1. Jan 28, 2009

I know that P = VI where P is power in watts (joule/second), V is voltage in volts (joule/coulomb), I is electric current in amps (coulomb/second).

My idea of work is like this. I use force (in newton) to pick up a stone and take it from point A to point B with a distance d in meters. I think that's work in joule (Work = Force x distance). If I would apply this to electricity, the stone pertains to an electron.

My idea about power is, say I did what I did above in 1 second. Thus Power is equal to joule/second.

Now my question is this. Say that the pressure (Voltage) is 120 V and the flow 10 Amps is less (electric current). That means I have 1200 Watts of power. What if I switch values as in 10 V, 120 Amps. This clearly states that the pressure (Voltage) now is less while the flow (electric current) is much. Now my question is this. In the situation where the pressure is high and current is low, shouldn't the power be less? And in the situation where the pressure is low and the current is high, shouldn't the power be much?

2. Jan 28, 2009

TVP45

The concept is clearer if you don't compare power in the electric instance to work in the mechanical one. If you think about the work done in moving a charge from one potential to another, it's W = qV. So, just as you get the same work if you lift one stone two meters or two stones one meter, you get the same work if you move one Coulomb two Volts or two Coulombs one Volt. Very similar to the mechanical case.

Power has to do with how fast you do the total work. You can use 10 W of power to do a billion Joules of work, just not very quickly. But, to compare work and power is something akin to comparing distance and speed - they can only be compared under very specific conditions.

3. Jan 28, 2009

gunslingor

The answer to your question is no, power would be equal. I think you are leaving out the consept of resistance in your reasoning.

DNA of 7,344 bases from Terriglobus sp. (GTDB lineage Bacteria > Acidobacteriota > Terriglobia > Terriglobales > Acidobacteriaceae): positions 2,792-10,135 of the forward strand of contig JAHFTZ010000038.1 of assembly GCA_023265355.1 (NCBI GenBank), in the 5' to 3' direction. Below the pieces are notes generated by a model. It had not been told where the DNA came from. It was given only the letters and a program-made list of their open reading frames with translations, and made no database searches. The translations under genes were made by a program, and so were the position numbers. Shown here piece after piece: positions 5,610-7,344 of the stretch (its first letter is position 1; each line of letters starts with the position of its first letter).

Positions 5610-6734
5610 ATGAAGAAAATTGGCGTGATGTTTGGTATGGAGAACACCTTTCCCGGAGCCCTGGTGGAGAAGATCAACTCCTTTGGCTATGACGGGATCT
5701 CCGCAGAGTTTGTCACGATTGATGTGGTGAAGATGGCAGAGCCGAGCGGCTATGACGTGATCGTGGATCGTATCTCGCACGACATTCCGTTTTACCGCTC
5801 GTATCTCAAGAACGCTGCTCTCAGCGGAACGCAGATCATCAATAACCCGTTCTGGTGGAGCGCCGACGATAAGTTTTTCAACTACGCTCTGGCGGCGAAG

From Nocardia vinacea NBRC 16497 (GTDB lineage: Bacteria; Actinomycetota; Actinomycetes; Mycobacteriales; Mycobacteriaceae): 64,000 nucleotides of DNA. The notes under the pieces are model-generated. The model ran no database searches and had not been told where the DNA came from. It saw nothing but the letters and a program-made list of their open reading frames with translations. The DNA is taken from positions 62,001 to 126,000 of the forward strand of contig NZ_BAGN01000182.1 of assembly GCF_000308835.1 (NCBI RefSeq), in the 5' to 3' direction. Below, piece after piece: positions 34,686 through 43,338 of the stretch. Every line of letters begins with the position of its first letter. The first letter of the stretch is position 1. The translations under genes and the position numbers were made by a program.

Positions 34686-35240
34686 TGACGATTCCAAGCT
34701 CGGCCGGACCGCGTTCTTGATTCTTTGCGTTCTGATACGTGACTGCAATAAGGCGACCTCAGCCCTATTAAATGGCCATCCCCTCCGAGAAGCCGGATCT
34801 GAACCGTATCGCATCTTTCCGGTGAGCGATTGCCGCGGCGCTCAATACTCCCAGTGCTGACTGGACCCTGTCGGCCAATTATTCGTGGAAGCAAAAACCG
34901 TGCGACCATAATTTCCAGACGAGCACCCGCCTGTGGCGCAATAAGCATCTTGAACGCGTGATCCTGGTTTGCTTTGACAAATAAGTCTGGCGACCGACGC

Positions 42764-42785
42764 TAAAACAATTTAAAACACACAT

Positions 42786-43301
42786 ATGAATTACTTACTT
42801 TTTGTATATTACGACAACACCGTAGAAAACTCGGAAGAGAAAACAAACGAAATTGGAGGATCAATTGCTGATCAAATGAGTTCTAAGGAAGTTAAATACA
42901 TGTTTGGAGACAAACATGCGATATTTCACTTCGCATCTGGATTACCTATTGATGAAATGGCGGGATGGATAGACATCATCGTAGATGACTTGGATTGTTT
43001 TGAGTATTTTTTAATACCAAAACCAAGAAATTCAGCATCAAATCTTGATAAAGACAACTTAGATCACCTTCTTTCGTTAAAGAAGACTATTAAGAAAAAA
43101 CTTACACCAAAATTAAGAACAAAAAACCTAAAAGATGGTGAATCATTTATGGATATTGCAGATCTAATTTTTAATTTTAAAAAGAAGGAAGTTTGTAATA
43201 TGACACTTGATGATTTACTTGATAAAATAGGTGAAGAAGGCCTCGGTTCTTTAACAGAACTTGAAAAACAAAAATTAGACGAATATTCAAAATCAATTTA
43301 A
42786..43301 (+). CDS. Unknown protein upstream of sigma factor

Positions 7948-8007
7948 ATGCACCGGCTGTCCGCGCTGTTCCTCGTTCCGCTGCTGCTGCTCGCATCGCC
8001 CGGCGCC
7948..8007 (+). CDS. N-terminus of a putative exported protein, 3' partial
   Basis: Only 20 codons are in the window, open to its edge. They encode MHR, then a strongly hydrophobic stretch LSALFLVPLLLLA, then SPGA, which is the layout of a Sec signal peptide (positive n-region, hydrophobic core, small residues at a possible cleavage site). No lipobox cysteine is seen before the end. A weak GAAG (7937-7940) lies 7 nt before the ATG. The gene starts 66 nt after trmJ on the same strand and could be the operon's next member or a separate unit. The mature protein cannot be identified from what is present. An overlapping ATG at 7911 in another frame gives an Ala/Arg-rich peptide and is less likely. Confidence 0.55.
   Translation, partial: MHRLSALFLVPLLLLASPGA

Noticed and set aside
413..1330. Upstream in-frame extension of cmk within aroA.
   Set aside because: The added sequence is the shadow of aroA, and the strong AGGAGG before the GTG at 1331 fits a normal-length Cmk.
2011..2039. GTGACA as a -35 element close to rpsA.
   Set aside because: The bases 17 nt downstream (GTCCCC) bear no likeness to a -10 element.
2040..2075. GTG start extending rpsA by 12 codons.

4. Jan 29, 2009

gunslingor, thanks for the help. And you TVP45. I really appreciate your help.

After reading gunslingor's comment on this, the way I understand it is like this. In the first situation where there are more voltage, low current, and high resistance, the work needed to move 1 coulomb of electron is so much greater because of high resistance than moving 1 coulomb of electron in the second situation where there is low resistance. So basically the work done in the two situations in a second is equal although there are few electrons which are moved in the first situation than in the second situation because of their difference in the level of resistance.

5. Jan 29, 2009

gunslingor

Pretty much. let me modify as follows:

After reading gunslingor's comment on this, the way I understand it is like this. In the first situation where there is a stronger voltage, low current, and high resistance, the work needed to move 1 coulomb of electron is so much greater because of high resistance than moving 1 coulomb of electron in the second situation where there is low resistance; but since the voltage is higher in this case, the same work is performed. So basically the work done in the two situations in a second is equal although there are few electrons which are moved in the first situation than in the second situation because of their difference in the level of resistance and voltage levels.

One more example. Imagin I am building the great pyramids. starting on level one, I need a lot of blocks. On level two I need less blocks, but have to move them higher. And so on, until you only have to move one block at the top level, but it is very very high. Therefore, in conceptual theory, the total power to produce the pyrimad remains constant throughout the process even though the number of blocks changes (electrons, i.e. current) since the hieght (resistance) changes inversely to the number of blocks and the work potential (height per block or resistance times current) changes proportionally to the numeber of blocks (or inversely to to amount of current.